Australia commits VT39 billion for COVID vaccines for the region

Richard Butler | Exclusive By Sarah De Zoeten, Australia's High Commissioner | NOV 5th, 2020

The COVID-19 pandemic is the most profound health and economic crisis our region has faced in a century.

And it is one we all share. Globally the virus has cost more than one million people their lives, the world economy is predicted to shrink by 4.4 per cent in 2020 and global debt has ballooned. Our own region has not been immune. We have seen New Zealand, Papua New Guinea, Solomon Islands, Fiji, Guam and French Polynesia facing the virus head-on. In Australia, there have been over 27,000 cases and over 900 deaths.

The Pacific region’s economy has also been disproportionately affected and is predicted to shrink by 6.1 per cent.

I applaud Vanuatu for responding early to COVID-19 and its status as one of the few countries in the world where no cases have been recorded. Australia has been proud to stand with Vanuatu in partnership to support COVID-19 preparedness and mitigate the economic shock. We have pivoted our aid program to help strengthen Vanuatu’s health system, to support social stability and essential service delivery, to promote economic recovery, and to protect the most vulnerable including women, girls and people with disabilities.

Australia commits VT39 billion for COVID vaccines for the region

We have also invested an additional 1.3 billion vatu in health security and economic support measures, including funding for front line health workers, medical equipment and health infrastructure, and supporting schools, communities and vulnerable households, including through cash-transfers. Of course, responding to Vanuatu’s broader priorities, our partnership also continues in traditional areas of education, skills, policing and justice, security, economic governance, agriculture, infrastructure and humanitarian response.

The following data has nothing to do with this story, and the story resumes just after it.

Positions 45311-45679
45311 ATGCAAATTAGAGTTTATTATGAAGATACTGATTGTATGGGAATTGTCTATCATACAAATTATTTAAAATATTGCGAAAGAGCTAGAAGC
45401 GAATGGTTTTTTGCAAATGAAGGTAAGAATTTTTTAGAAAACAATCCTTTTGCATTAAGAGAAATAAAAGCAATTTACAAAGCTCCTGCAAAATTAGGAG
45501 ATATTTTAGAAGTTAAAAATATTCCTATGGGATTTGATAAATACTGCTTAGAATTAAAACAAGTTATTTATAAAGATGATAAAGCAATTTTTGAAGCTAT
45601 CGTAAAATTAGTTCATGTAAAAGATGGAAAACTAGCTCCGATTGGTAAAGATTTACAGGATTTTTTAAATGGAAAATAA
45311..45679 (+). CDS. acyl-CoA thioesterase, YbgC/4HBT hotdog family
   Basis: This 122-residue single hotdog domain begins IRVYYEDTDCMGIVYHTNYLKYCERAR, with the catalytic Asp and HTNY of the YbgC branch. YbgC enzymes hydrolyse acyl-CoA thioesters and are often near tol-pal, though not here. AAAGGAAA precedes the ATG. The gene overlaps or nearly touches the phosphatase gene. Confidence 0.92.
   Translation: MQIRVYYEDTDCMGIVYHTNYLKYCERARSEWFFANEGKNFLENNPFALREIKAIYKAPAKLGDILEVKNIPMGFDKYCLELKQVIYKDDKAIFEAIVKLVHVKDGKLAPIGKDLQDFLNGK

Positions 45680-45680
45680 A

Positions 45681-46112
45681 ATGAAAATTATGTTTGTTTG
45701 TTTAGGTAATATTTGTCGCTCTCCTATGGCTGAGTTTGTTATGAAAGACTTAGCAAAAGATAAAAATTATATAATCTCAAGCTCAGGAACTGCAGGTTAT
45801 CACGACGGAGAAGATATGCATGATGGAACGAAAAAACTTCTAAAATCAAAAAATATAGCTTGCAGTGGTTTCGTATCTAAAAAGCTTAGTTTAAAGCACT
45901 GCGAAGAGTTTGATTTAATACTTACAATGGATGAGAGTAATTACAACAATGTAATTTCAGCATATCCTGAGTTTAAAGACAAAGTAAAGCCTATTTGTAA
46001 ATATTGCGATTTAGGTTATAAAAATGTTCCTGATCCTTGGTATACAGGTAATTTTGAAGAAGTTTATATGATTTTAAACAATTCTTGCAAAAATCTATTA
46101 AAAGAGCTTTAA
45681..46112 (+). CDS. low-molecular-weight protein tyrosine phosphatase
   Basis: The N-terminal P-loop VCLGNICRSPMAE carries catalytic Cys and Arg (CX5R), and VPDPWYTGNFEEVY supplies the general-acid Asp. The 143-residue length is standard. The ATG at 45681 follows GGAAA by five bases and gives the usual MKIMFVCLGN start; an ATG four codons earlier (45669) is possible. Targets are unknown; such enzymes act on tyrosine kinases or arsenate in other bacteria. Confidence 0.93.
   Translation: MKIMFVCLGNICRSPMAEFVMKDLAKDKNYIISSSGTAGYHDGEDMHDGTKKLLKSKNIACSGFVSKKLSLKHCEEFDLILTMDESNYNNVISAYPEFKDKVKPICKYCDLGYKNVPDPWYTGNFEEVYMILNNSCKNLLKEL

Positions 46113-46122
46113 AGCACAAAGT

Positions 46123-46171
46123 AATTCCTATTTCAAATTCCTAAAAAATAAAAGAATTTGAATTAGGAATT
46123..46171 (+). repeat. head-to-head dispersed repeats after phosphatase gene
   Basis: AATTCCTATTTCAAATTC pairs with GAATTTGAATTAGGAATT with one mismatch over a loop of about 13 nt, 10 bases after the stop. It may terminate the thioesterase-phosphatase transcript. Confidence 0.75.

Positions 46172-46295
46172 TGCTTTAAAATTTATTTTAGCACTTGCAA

While we will continue to provide this broader support, there is no higher priority right now for Australia – and for our Pacific partners – than a COVID-19 vaccine. Across the world, scientists are racing to produce a safe and effective vaccine as soon as possible. Once it is developed and approved, and its safety rigorously assessed, a vaccine will enable our economies to reopen and will help to keep our people healthy.

Australia believes that once a safe and effective vaccine is developed there is a moral responsibility that it be shared with the world. That is why our Foreign Minister, Minister for International Development and the Pacific and Health Minister have announced a new 39 billion vatu Regional Vaccine Access and Health Security initiative to ensure Vanuatu, as well as other Pacific island countries and Timor-Leste, can achieve full COVID-19 vaccine coverage. Australia will also make a significant contribution towards meeting the needs of Southeast Asia. This is an important step towards ensuring our region can recover, rebuild and prosper.

Australia commits VT39 billion for COVID vaccines for the region

Building on our long-term partnership to strengthen Vanuatu’s health system, Australia will also provide support for Vanuatu to assess the safety and effectiveness of vaccine candidates, as well as helping to ensure health systems and workforces are ready to deliver vaccines as soon as they are available.

This new initiative is in addition to Australia’s 6.3 billion vatu commitment to the multilateral COVAX Facility, which will support access to sufficient doses to meet the needs of the highest risk populations globally.

These commitments build on and complement Australia’s existing partnership with the Vanuatu Government to fight the impacts of the pandemic. Our joint efforts will help to save lives. They will promote regional stability and economic recovery. And they will allow us all to get back to a more normal existence as soon as we possibly can.

Just as we always have, in good times and in bad, Australia will continue to stand shoulder-to-shoulder in solidarity with Vanuatu and the rest of our Pacific Family.

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